RETALIATION

Don't let peevish behavior tie you up in litigation

06/26/2015
Nobody likes a serial litigator, but don’t fall into the trap of punishing an employee for repeatedly filing lawsuits.

Don't let peevish behavior tie you up in litigation

06/26/2015
Nobody likes a serial litigator, but don’t fall into the trap of punishing an employee for repeatedly filing lawsuits. It could cause a retaliation suit.

After FMLA leave, watch timing of firing

06/09/2015
Generally, employees who take FMLA leave are only entitled to their job back if they are able to return to work right after their 12 weeks of time off expires. Imme­­di­­ately terminating the employee without a good reason may backfire, because it could be seen as retaliation for taking leave.

Don't tell harassed worker to 'move on'

06/08/2015

A new employee says her co-worker has sexually harassed her. You investigate and discover she’s telling the truth. You discipline the co-worker. Is that the end of the matter? Not if the new employee won’t stop talking about what happened and it’s beginning to interfere with her ability to get her job done.

Long list of EEOC complaints costs Chicago temp agency $800K

05/31/2015
A Chicago-area staffing agency that checked almost all the boxes on the EEOC’s what-not-to-do list has agreed to settle two lawsuits filed on behalf of temp workers.

Transfer usually not adverse employment action

05/29/2015
It’s illegal to punish employees for engaging in protected activity. But for an employer to be liable, the punishment would have to be significant. Minor changes in an employee’s job aren’t enough.

Leave harassment investigation to the pros

05/18/2015

There are compelling reasons to outsource or at least get legal help with a sexual harassment complaint. First and foremost, the investigation must be quick, thorough and reasonable. Employers that drop the ball and don’t punish what looks like a clear case of sexual harassment face a long, uphill battle in court.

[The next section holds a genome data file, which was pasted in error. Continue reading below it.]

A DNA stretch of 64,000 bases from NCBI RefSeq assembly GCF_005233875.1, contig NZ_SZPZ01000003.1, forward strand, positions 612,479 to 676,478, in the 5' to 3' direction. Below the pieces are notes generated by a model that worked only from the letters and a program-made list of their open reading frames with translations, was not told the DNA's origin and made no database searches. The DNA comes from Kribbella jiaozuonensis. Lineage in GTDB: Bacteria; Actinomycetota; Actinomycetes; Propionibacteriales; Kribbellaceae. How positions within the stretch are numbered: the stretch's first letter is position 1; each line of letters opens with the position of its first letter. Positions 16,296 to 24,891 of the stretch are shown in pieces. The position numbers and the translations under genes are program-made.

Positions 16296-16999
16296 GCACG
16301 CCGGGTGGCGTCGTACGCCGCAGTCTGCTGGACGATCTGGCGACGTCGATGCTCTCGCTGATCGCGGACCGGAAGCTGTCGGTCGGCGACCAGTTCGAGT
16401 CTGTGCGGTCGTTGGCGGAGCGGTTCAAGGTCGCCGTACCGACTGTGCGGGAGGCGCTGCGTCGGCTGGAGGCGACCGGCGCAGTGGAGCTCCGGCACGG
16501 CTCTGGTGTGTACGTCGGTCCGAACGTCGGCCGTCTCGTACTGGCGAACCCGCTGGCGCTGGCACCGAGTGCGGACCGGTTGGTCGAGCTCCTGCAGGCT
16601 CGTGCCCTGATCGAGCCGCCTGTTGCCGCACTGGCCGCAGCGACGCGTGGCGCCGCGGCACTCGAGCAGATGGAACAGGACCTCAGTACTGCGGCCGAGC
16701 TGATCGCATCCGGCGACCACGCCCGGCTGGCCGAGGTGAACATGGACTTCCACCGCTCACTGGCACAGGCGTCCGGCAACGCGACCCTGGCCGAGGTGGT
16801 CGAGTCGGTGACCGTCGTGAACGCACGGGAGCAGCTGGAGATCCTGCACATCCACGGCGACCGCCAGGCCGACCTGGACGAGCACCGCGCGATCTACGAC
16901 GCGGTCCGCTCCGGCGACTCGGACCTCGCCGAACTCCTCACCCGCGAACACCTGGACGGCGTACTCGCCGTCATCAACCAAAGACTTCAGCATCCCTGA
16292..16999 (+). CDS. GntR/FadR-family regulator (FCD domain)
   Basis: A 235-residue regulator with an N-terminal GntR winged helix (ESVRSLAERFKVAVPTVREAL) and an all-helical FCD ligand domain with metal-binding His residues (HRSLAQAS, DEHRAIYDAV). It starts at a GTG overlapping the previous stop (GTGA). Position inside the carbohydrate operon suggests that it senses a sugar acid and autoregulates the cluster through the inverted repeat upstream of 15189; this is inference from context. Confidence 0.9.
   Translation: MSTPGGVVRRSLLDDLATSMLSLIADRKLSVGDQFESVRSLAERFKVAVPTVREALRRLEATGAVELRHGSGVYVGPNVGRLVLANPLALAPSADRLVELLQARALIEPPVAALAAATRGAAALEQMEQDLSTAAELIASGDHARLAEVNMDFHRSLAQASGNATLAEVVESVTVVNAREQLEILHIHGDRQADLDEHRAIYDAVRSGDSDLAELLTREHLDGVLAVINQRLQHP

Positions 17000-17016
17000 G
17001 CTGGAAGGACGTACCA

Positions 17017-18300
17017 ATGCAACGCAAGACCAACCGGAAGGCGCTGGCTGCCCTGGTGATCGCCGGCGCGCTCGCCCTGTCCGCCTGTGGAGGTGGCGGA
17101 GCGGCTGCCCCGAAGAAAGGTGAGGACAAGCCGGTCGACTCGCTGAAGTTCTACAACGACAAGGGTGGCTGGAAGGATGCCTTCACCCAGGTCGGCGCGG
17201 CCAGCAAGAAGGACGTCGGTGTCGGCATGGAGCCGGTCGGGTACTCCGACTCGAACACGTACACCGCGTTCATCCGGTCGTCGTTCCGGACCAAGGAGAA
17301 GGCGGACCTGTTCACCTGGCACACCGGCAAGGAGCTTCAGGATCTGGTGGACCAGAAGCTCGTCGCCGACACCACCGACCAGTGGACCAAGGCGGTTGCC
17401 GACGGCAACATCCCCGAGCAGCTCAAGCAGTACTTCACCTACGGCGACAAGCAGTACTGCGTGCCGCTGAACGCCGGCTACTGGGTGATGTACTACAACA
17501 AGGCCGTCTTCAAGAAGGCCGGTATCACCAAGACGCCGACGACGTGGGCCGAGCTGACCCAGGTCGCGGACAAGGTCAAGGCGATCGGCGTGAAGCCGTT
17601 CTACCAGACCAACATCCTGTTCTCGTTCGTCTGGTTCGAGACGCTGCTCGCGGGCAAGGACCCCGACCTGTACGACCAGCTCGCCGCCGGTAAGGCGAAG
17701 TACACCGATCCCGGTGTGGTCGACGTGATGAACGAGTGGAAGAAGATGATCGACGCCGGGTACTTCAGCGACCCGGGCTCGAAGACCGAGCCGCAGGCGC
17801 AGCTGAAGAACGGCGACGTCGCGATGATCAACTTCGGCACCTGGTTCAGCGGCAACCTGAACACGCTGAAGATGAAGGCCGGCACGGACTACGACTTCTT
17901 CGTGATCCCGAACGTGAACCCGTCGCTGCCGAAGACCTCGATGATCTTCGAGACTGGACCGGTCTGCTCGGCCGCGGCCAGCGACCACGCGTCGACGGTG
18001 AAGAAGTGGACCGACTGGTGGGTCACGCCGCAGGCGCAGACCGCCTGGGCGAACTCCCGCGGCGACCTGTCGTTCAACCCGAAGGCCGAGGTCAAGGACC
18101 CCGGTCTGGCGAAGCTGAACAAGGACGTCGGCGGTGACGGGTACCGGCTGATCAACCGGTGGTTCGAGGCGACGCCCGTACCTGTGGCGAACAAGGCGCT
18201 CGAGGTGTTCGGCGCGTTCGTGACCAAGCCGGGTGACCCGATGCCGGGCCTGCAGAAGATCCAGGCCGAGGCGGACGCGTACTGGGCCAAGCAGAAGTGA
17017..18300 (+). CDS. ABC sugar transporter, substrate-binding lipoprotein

Never retaliate for reporting safety hazards

05/18/2015
A federal appeals court has concluded that California employees are entitled to protection from retaliation for reporting safety hazards, even if it’s part of their jobs.

'Stop!' makes harassment complaint count

05/18/2015
Conventional wisdom says that employees who fail to report harassment can’t later surprise us with a lawsuit, since it’s impossible to stop harassment that we never learn about. It turns out that’s not always true.

Retaliation claim needn't be written or to DOL

05/06/2015

Employers aren’t supposed to retaliate against employees who file wage-and-hour complaints against their employers. For quite some time now, there has been confusion over two things: first, whether the employee has to make a written complaint, and second, whether the complaint has to be made to a governmental agency like the Department of Labor. Now the 2nd Circuit Court of Appeals, which covers New York employers, has settled the issue.

Texas leads nation in number of EEOC charges

05/04/2015
More EEOC charges originated in Texas in fiscal year 2014 than any other state.

Ensure complaint doesn't taint firing decision

04/29/2015

Employees who file discrimination complaints are protected from retaliation. When a complaint is closely followed by termination, it becomes easier for the fired employee to show the two were linked and that one caused the other. Smart employers cut this causal connection by making sure that whoever makes the termination decision wasn’t involved in the employee’s original complaint.

Sudden quit? Sort out why before panicking

04/28/2015
Good news if an employee isn’t satisfied with whatever you did to try to address a problem she raised: She can’t just quit in frustration and expect to win a lawsuit against you.

Piling on disciplinary charges can look like retaliation

04/21/2015
It’s easier for employees to prove retaliation for complaining about discrimination than it is to prove the underlying complaint. When disciplining someone who has complained, make sure each infraction is iron-clad—and don’t pile on additional dubious charges.

The Minnesota Whistleblower Act: More time--and more protection--for whistle-blowers

04/13/2015
Recent changes to the Minnesota Whistleblower Act and the way in which Minnesota courts interpret it should put employers on watch. Late last year, the Minnesota Court of Appeals extended the statute of limitations for MWA claims from two to six years. The ruling comes on the heels of 2013 amendments to the MWA, which, plaintiffs argue, expand the scope of the statute’s coverage.
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